COVID-19: Patients and Caregivers

About COVID-19 COVID-19 Information for SCD Community 1. A brief overview about Corona virus (COVID-19) Coronavirus (COVID-19) outbreak started in late 2019 and developed into global pandemic by March 2020. In some countries, this virus is spreading very quickly with some people dying from it. Even though this disease is new and information about its spread and possible complications in SCD is unknown, it is crucial to avoid catching this infection or spreading it to those around you. SCD is considered an immuno-compromised condition, which makes those living with sickle cell disease more susceptible to infections. We hope this Coronavirus (COVID-19) pandemic comes to an end soon but at present, there is no timeline for Covid-19, therefore it is advisable to take precautions to stay healthy. 2. What are the symptoms of Corona virus (COVID-19)? People who get infected with this virus may have no symptoms at all or have very mild and barely noticeable flu like symptoms. However, some may have high fever and respiratory symptoms as cough, difficulty in breathing and sore throat. In severe cases, respiratory symptoms can worsen over a short period of time and lead to fulminant lung disease necessitating admission to the intensive care and ventilatory support. Generally, children have milder disease than adults but they can transmit the virus to older people around them.People who are more likely to have severe COVID-19 disease are the elderly and those with chronic diseases. These include individuals living with SCD and other blood disorders, chronic lung disease, kidney failure on dialysis, diabetes, hypertension, cancer and those receiving drugs that decrease their immunity or who have undergone a bone marrow or solid organ transplant. In SCD, additional symptoms and signs not related to the respiratory system as severe pain and increasing pallor may be seen with Coronavirus infections. It is known that viral infections such as the flu can trigger vaso-occlusive crises (pain, acute chest syndrome) and lead to a sudden drop in hemoglobin in persons affected with SCD. While there is currently no accurate scientific data to show that patients with SCD are more likely to have severe COVID-19 disease, various studies have shown...

What is sickle cell disease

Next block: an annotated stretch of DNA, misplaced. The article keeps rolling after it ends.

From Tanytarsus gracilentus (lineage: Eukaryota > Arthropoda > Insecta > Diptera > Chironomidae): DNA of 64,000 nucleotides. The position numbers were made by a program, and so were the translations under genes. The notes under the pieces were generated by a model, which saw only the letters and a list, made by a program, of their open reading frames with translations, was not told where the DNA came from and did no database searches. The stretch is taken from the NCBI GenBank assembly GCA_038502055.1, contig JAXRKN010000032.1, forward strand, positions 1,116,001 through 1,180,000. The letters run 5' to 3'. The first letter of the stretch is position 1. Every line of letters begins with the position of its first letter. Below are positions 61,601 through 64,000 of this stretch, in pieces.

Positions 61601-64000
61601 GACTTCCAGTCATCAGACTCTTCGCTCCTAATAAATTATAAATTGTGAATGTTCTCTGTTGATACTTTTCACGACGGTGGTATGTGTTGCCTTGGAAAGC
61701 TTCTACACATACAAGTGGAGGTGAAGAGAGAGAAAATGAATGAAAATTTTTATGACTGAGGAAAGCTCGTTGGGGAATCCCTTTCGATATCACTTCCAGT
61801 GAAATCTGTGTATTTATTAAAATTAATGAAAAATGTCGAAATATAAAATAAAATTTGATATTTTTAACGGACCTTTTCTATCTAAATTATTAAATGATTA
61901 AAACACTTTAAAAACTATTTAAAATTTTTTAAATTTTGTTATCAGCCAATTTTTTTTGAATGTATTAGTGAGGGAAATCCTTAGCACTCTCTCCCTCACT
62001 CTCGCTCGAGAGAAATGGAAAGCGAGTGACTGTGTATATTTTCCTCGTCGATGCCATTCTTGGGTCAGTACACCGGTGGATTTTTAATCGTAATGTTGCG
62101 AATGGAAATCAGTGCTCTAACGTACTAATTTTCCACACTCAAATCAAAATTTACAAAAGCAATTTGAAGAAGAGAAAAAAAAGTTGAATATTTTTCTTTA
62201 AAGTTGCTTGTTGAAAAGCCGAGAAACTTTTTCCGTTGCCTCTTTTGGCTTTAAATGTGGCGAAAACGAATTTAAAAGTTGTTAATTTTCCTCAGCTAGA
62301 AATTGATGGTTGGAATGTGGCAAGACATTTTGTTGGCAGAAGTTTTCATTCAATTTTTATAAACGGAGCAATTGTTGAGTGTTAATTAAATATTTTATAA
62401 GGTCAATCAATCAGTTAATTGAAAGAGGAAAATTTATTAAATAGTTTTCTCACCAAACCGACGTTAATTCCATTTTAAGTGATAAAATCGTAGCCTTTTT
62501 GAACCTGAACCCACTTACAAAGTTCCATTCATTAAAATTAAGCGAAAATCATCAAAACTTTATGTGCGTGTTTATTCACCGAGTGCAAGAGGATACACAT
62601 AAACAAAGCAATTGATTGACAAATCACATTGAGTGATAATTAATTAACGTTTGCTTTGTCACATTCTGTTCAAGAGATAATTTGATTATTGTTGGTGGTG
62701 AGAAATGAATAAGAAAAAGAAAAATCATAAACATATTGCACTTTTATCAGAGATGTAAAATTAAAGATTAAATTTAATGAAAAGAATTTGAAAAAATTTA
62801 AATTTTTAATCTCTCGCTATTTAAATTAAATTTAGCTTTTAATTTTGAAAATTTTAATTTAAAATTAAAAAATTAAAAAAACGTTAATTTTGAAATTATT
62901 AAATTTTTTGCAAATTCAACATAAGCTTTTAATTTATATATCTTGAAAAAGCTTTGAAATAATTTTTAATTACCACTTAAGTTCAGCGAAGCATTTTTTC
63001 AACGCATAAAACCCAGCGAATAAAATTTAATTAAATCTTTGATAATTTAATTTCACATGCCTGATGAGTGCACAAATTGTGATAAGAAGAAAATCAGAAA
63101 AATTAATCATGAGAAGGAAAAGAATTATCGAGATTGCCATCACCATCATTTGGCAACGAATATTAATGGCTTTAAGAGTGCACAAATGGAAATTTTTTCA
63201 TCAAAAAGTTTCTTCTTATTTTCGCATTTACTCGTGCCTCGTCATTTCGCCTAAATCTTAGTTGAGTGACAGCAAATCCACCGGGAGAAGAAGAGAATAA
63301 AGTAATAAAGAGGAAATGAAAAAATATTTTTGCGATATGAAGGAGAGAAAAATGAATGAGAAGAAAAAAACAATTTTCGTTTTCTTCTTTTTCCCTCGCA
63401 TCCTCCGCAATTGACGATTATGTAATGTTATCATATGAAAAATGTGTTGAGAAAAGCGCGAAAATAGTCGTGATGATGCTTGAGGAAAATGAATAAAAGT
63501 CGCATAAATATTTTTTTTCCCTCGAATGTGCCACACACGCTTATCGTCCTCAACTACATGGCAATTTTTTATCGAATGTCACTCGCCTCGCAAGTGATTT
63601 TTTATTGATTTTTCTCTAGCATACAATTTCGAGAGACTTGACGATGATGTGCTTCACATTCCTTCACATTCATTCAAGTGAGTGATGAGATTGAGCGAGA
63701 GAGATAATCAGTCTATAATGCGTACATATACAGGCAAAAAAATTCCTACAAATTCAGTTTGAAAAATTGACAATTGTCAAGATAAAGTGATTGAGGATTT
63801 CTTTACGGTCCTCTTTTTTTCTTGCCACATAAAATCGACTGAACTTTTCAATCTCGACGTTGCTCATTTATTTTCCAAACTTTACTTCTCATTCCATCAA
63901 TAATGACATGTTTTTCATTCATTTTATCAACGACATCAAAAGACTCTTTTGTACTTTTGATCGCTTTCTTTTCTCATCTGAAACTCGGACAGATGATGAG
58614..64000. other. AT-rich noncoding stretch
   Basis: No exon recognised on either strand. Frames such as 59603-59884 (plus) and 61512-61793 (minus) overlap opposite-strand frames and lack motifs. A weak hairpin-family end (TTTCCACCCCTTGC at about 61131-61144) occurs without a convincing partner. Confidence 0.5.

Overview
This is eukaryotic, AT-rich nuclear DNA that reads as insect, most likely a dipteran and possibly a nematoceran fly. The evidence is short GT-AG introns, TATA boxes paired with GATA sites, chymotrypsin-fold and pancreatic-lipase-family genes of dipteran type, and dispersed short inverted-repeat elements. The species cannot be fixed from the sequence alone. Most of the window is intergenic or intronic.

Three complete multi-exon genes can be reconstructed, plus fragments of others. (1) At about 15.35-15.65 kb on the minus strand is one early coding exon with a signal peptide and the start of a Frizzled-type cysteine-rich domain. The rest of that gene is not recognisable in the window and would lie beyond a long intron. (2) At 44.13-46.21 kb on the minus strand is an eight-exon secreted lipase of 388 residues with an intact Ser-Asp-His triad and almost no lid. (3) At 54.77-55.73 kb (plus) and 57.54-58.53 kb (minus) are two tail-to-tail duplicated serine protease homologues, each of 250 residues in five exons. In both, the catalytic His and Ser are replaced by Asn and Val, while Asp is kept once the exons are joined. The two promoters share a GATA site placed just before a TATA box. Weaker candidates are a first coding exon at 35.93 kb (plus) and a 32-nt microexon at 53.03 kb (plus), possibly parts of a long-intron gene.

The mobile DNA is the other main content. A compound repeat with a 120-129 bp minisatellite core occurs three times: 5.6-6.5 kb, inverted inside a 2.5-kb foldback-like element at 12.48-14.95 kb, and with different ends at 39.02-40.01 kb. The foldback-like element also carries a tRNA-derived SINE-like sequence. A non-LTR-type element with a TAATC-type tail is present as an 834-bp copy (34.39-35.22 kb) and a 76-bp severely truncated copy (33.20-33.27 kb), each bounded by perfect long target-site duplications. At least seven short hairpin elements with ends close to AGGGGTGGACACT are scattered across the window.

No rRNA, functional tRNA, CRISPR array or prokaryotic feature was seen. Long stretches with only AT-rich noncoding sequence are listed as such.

What is sickle cell disease Sickle cell disease (SCD) also known as sickle cell anemia, is the most common genetic disease in the world.  It is caused by an abnormal form of hemoglobin and is passed on to a child from both the mother and the father of the child. SCD affects hemoglobin which is a protein that carries oxygen in red blood cells to all tissues of the body. Sickled red cells stick to each other and to blood vessel walls. This can block the flow of blood to different parts of the body and over time, some tissues may become damaged. In SCD patients, the red blood cell loses its normal shape and become stiff and crescent-shaped. Sickled cells are fragile and do not survive as long as normal red blood cells making individuals with SCD anemic. This means they may look pale and feel weak. There are different types of sickle cell disease depending on which genes have been passed from the parents to the child. The most common types of SCD are Hemoglobin SS Hemoglobin S-ß thalassemia Hemoglobin SC Out of the 300,000+ babies born globally with severe forms of sickle cell disease annually, sub-Saharan Africa (especially Nigeria and the Democratic Republic of Congo) and India bear half of the global burden of SCD. From its origin in sub-Sahara Africa, Arabian Penisula and Indian sub-continent, population migration has also increased SCD prevalence in areas not previously associated with the disease such as the USA, Western and Northern Europe. SCD is a global health issue… In high resource countries with less than10% of global SCD burden, babies born with SCD can now be expected to survive into adulthood; while low and medium resource countries such as in the sub-Saharan Africa have high incidence of disease and limited resources to support the affected. Sadly, this has led to inadequate care and treatment of the affected in these  countries resulting in many newborns dying before the age of five years old while others lived shortened lives marked by significant morbidity. In 2010, the WHO released national health care management goals and set targets to be achieved by the countries in sub-Saharan Africa for the control and...